WASHINGTON—The chairman of the U.S. bishops’ Committee for Religious Liberty called on the leadership of the Senate Judiciary Committee to end a line of questioning for judicial nominees at confirmation hearings that involves their religious faith.
This type of questioning “amounts to a religious test” for serving in office, is unconstitutional and in recent hearings for Catholic nominees discriminates against them for their religion, said Archbishop Joseph E. Kurtz of Louisville, Kentucky.
He made the comments in a Feb. 4 letter to Sen. Lindsey Graham, R-South Carolina, chairman of the Senate Judiciary Committee, and Sen. Dianne Feinstein, D-California, ranking member.
Archbishop Kurtz described “recent incidents of religious intolerance displayed” by committee members.
“In recent months,” he said, “multiple nominees to the federal judiciary have been interrogated about their membership in the Knights of Columbus, with the implication that participation in the largest Catholic fraternal organization in the country — a respected organization that has accomplished so much good for over a century — could be disqualifying. To call out the Knights of Columbus for derision is simply appalling.”
One of President Donald Trump’s judicial nominees who has faced such biased questioning before the Senate Judiciary Committee was Brian Buescher, a Catholic nominated for a judgeship for the U.S. District Court for the District of Nebraska.
During his confirmation hearing last November, committee member Sen. Kamala Harris, D-California, expressed concern about Buescher being a member of the Knights of Columbus because of the organization’s opposition to abortion and same-sex marriage.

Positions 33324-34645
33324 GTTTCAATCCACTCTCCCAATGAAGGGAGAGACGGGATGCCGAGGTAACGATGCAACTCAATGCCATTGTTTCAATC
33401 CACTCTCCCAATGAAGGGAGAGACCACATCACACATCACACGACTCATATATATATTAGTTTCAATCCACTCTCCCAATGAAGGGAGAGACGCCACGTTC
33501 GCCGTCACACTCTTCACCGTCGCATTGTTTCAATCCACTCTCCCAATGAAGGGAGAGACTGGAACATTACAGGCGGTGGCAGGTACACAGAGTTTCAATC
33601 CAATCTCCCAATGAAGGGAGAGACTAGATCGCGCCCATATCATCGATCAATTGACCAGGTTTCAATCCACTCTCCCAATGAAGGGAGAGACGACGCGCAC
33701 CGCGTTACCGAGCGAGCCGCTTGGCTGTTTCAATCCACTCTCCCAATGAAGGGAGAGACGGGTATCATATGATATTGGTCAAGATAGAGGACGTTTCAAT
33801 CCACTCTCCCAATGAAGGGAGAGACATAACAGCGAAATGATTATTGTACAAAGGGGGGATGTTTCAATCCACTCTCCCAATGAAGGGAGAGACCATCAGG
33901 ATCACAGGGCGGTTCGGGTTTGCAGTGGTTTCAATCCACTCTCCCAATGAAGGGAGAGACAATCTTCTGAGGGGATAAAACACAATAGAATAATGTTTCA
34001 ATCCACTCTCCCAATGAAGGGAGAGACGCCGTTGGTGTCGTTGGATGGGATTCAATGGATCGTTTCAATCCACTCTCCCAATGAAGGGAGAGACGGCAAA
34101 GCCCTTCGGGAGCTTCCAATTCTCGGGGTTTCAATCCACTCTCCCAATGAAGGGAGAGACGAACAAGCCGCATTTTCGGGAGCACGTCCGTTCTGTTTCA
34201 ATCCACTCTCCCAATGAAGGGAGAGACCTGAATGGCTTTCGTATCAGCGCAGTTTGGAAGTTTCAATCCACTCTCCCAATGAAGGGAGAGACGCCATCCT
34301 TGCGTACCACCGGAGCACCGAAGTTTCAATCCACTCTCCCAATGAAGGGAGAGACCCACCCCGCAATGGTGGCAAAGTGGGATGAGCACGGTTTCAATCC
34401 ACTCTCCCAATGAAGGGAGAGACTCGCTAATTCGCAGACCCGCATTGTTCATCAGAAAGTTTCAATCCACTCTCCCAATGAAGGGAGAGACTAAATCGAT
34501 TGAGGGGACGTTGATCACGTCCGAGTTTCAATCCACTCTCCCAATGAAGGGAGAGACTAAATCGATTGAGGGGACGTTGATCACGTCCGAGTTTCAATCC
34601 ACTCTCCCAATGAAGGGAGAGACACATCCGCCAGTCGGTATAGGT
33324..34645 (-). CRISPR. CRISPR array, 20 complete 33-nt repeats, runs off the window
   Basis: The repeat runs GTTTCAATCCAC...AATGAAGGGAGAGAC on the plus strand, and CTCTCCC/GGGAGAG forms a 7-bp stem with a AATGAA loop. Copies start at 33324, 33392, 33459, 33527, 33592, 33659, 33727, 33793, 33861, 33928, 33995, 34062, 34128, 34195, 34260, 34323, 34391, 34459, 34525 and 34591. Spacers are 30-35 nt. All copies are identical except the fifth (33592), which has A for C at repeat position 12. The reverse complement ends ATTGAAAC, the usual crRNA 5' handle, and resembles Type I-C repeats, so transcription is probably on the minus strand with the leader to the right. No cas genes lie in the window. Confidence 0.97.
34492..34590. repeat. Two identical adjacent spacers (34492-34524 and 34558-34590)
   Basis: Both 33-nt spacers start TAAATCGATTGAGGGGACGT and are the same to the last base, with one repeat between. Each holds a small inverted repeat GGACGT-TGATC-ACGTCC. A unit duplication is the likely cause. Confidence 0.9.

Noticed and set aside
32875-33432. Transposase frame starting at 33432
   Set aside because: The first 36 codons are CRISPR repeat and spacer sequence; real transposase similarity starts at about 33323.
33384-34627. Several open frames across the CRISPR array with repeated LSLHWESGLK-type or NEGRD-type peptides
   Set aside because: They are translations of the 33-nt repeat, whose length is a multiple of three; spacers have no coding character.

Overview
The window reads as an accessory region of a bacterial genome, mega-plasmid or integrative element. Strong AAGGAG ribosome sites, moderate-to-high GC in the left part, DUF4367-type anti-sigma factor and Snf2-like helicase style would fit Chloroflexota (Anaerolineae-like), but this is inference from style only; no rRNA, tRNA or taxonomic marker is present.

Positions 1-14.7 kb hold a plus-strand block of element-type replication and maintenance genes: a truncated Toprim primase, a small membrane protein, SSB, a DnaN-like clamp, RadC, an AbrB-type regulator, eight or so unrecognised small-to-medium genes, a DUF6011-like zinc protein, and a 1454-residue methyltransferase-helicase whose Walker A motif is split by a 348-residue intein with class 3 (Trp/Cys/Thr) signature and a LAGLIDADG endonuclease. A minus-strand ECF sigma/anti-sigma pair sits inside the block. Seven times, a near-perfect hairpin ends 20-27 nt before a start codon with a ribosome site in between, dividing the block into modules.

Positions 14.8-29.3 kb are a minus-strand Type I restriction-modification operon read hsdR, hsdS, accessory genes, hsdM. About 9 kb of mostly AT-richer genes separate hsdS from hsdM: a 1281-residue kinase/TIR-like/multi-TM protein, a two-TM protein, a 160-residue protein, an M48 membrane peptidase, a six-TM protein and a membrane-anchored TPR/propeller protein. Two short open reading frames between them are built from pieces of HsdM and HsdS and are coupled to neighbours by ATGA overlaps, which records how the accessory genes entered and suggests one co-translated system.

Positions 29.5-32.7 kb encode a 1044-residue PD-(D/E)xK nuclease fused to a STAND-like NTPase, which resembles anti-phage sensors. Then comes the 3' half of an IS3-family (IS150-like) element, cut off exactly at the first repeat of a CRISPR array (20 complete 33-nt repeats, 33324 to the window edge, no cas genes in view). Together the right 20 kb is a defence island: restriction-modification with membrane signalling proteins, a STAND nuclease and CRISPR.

She criticized the Knights for being “an all-male society comprised primarily of Catholic men.”
Another Judiciary Committee member, Sen. Mazie Hirono, D-Hawaii, said the fraternal organization “has taken a number of extreme positions” and asked Buescher: “If confirmed, do you intend to end your membership with this organization to avoid any appearance of bias?”
With a number of confirmation hearings coming up for Trump’s judicial picks, “I ask the committee to soundly reject any attempt to impose a religious test on nominees,” Archbishop Kurtz said. “The committee — and every senator — has a constitutional obligation to do so.”
He emphasized that his concern about such a religious test extends beyond the Catholic Church.
“Historically, Jewish and Muslim, as well as Catholic and other leaders, have faced discrimination and sometimes outright persecution as they have sought to serve in public office,” the archbishop wrote. “Not only are religious tests unconstitutional and unjust, they are an attack on all people of faith and those with no faith at all.
“Religious tests tell not only Catholics, but all Americans, that they cannot both serve their country and live out their convictions,” he said.
This “highly pluralistic” country also is “highly polarized” right now, he added. “Imposing religious tests on judicial nominees deepens the divides in this country and fosters resentment. A religious test says, ‘You do not belong here. You are not a true American.'”
Archbishop Kurtz added: “Senators should be working to navigate our country through these tumultuous times, not intensifying the waves. I implore you: End these discriminatory questions and refrain from further imposing religious tests on judicial nominees.”
CNS photo/Bob Roller: Archbishop Joseph E. Kurtz of Louisville, Ky., chairman of the U.S. bishops’ Committee for Religious Liberty, speaks from the floor Nov. 14 at the fall general assembly of the U.S. Conference of Catholic Bishops in Baltimore.